It's been a little while since I really updated anyone on anything. I have so many projects, so many things going on so what have I been working on? Well besides a super huge project at work ;), what I've been doing. Well GIM is fairly stable and has had no complaints (and perhaps no users ;) ). The new sparemint site seems to have a lot more interest and that's been consuming my time. Lately the most time has been spent on adding an automatic build system and completely revamping the package upload process. Now there's build farm functionality provided by simplistic shell scripts so other users can contribute. Make sure to read more ;)
A Christmas release of GEM Instant Messenger has arrived. GEM Instant Messenger is an AOL instant messenger compatible IM client for Atari systems running MiNT. This version has fixes of iconification, font selection issues fixed, it's built with Windom 2.0, buddylist size/position is saved in the configuration file, debug text has been isolated and removed, bug causing buddylist to redraw over everything fixed, and restructuring and beautification of all dialogs.
Just a note to let everyone know there's new builds available under the MinT/XaAES snapshots section. The freemint builds include a lot of stuff like the latest Toswin2, kernels, drivers, etc. The development packages section has a new binutils which so far seems pretty stable. libiberty goes with it. Additionally the sqlite package there works really well and could be fun. If you're curious, you can also download "sum-0.1a.tar.gz" which is an alpha version of the eventual standard GEM/CLI sparemint system updater client. It's getting more mature and a real release will be done quite soo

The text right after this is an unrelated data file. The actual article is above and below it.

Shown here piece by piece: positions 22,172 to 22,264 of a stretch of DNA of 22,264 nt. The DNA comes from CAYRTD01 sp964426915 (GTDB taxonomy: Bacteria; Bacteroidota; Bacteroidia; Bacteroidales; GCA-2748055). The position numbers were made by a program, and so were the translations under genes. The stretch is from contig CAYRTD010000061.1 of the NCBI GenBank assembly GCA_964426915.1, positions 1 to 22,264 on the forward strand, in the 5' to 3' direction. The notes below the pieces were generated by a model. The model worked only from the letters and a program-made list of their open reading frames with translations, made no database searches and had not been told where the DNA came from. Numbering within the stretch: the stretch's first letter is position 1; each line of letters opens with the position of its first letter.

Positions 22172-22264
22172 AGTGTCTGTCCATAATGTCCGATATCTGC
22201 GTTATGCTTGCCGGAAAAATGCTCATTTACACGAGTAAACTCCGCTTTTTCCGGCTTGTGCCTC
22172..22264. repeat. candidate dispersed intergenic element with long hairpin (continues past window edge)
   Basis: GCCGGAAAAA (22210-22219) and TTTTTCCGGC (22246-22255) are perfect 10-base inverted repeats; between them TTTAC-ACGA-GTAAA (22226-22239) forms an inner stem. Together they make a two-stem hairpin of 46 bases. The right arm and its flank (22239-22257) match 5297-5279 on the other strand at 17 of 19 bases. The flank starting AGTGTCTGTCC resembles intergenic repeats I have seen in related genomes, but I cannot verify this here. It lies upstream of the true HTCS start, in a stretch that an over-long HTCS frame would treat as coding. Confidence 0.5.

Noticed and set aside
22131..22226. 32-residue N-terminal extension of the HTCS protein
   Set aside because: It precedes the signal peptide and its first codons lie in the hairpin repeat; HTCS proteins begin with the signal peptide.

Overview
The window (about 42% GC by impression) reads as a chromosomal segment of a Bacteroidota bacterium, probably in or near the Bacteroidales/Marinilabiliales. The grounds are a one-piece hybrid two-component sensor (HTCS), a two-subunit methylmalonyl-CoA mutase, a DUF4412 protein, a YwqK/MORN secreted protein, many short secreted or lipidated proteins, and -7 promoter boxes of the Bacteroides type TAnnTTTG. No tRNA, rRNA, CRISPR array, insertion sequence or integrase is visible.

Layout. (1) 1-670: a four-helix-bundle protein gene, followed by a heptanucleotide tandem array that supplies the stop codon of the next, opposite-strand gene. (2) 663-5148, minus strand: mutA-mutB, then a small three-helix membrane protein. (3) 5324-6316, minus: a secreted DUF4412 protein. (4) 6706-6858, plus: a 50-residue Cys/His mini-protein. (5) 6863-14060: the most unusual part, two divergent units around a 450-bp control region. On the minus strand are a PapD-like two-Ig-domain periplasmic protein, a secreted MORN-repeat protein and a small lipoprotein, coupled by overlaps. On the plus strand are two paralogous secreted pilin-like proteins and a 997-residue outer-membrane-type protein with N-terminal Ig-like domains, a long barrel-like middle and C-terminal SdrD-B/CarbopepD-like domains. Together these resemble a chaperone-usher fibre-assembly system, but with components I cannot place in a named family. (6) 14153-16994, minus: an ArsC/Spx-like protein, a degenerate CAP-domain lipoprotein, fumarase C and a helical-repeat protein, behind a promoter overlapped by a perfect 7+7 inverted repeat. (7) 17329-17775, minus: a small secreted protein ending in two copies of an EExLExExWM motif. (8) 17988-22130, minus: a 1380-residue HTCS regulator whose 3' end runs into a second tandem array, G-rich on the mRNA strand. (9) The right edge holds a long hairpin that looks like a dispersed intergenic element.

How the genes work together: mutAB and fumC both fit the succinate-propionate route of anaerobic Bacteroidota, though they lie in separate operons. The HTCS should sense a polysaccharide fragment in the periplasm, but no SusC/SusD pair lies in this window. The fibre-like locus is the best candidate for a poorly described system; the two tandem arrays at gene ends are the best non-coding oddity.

Sparemint Dev Site: I suppose some people around here really don't know me. There's not too much to me really. I suppose there's one thing that can really sum up my complete lack of *professional* programming skills - poor planning. The sparemint site was pretty decent but due to some serious errors in the database schema things were pretty limited. An RPM package consists of the following parts. A source rpm, which when built generates one or more binary rpms. I made several assumptions in the code which were very bad. 1. The binary name will always be a derivative of the source name.
I managed to pry myself away from Anarchy Online tonight to work on GEM. I've been getting somewhat obsessed with this online game which is probably a bad thing ;) Anyway, tonight I did 99% of the code for updating via the GUI interface. This puts the sparemint updater ready for a 0.1 release, and it'll make it functional and ready to switch the dev website to live. Pretty cool.
I noticed today that atari-source.org was delisted from Ataritoday.com. That's a shame. I'll really miss the hits, but it was a proper decision as Ataritoday is focused 100% on news headlines rather than my own interests, blogging and personal projects. I just didn't have the motivation to keep up with news when other community members do it much better than I do. There's way too much duplicated effort - we need no more.